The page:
10 Tips for Living With Eczema

From the WebMD Archives


6. Wear comfortable clothes that don't irritate skin.

Cotton and cotton blends are usually the best choices for people with eczema. Wools and synthetic fabrics, such as polyester, can irritate the skin. Washing new clothing before you wear it can also reduce irritation. Choose a liquid laundry detergent that is mild and unscented. And skip the fabric softener.

7. Watch your stress level to avoid eczema flare-ups.

You’re more likely to have a flare-up when you’re under stress. And yet, the itching and discomfort of eczema can add to stress by making you feel angry and frustrated. To break the cycle of stress, try learning stress reduction techniques such as deep breathing, yoga, biofeedback, or meditation. Getting exercise can also help reduce stress.

8. Follow skin care basics in the shower or bath.

Hot showers or baths are a common cause of eczema flare-ups. "Switch to room-temperature water and save the hot water for a treat once in a while," says Cambio. Avoid scrubbing your skin, and use a gentle cleanser instead of soap on the areas that need it. When you’re done, pat dry and apply moisturizer while your skin is still damp.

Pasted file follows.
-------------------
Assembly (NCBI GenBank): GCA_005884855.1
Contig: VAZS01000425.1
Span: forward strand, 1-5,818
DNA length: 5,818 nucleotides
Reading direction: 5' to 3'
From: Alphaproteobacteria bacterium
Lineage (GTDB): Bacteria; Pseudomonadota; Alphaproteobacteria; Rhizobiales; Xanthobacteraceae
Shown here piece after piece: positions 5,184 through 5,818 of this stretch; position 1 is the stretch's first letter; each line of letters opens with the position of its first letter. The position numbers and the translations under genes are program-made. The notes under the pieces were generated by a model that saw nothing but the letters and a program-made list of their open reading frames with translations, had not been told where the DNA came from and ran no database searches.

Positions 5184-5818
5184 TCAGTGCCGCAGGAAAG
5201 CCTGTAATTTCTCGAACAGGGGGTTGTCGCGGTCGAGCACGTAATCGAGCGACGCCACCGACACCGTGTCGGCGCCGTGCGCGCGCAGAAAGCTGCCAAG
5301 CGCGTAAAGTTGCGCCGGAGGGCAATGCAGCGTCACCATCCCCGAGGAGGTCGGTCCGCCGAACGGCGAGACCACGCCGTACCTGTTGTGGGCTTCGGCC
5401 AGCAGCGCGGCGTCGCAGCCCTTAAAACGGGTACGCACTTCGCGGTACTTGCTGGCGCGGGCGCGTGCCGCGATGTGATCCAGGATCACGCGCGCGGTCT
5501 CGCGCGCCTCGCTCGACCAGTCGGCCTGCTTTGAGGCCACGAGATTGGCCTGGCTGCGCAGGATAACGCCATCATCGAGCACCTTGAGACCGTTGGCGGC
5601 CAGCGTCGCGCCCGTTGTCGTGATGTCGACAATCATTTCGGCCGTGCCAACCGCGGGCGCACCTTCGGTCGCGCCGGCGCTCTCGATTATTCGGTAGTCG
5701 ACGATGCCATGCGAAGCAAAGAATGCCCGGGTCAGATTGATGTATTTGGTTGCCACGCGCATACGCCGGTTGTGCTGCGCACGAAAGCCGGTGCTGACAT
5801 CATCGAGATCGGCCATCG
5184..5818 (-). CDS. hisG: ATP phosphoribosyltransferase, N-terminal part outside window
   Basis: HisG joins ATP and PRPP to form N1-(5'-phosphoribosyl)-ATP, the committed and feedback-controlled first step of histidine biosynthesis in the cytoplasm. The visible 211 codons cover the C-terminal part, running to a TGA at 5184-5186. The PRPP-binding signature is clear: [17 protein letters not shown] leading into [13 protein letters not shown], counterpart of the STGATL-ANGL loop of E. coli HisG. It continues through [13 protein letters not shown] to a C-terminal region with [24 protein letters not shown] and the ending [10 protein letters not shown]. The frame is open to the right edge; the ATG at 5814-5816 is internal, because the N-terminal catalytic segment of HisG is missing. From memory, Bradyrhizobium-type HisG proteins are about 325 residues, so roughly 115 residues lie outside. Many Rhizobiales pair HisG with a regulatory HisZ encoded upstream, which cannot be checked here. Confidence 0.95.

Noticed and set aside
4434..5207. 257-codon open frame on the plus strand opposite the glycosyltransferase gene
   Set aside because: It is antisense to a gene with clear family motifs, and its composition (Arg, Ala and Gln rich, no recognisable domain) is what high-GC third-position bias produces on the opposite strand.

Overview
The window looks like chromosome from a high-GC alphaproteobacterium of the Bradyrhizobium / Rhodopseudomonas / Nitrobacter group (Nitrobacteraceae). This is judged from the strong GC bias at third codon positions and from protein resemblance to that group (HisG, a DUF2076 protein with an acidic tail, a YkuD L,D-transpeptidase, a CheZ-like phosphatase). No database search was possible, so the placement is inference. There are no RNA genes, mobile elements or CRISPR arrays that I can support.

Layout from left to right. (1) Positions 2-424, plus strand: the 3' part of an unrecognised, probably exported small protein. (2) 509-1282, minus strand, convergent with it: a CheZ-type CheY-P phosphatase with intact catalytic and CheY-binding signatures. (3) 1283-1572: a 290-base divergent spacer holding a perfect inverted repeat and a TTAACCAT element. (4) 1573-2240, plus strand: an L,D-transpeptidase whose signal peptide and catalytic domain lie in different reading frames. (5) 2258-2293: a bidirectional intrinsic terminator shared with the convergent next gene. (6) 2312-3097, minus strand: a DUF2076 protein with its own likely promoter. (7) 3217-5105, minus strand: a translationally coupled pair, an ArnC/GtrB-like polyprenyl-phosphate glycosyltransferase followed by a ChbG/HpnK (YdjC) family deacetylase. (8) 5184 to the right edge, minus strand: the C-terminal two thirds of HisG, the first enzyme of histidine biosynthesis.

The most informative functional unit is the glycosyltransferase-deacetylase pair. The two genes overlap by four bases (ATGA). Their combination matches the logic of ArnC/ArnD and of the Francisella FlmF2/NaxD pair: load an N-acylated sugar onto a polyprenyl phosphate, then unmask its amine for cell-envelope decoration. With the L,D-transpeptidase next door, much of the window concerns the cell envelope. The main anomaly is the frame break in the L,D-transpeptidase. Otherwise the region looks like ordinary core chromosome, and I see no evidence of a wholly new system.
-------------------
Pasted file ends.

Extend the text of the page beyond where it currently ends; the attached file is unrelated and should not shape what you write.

9. Protect your hands.

Your hands are often exposed to water and other substances that can irritate them. Protect them by wearing rubber gloves whenever you wash dishes or place your hands in water. Wearing light cotton gloves under the plastic gloves can help absorb sweat and cause less irritation. Cotton gloves can also protect your hands when you’re doing other types of housework. When outside in cold weather, choose leather or cotton gloves to protect your hands from the cold air. Wool gloves may cause irritation.

10. Use eczema medication when needed.

If lifestyle changes alone don’t help your eczema, talk with your doctor about using medication to help ease your eczema symptoms. Your doctor may suggest an over-the-counter cream or oral antihistamine, or suggest a prescription medication. If your doctor has already prescribed a medication, use it as directed.

WebMD Feature Reviewed by Brunilda Nazario, MD on November 26, 2012



American Academy of Dermatology: EczemaNet: "Preventing Flare-Ups."

Andrea Cambio, MD, FAAD, medical director of Cambio Dermatology, Cape Coral, Fla.

FamilyDoctor.org: "Eczema: Tips on How to Care for Your Skin."

Lawrence Eichenfield, MD, chief of Pediatric Dermatology at Rady Children’s Hospital in San Diego; professor of Pediatrics and Medicine at the University of California, San Diego School of Medicine.

Asthma and Allergy Foundation of America: "Atopic Dermatitis."

Donald V. Belsito, MD, professor of clinical dermatology at Columbia University.

National Eczema Association: "Hand Eczema."

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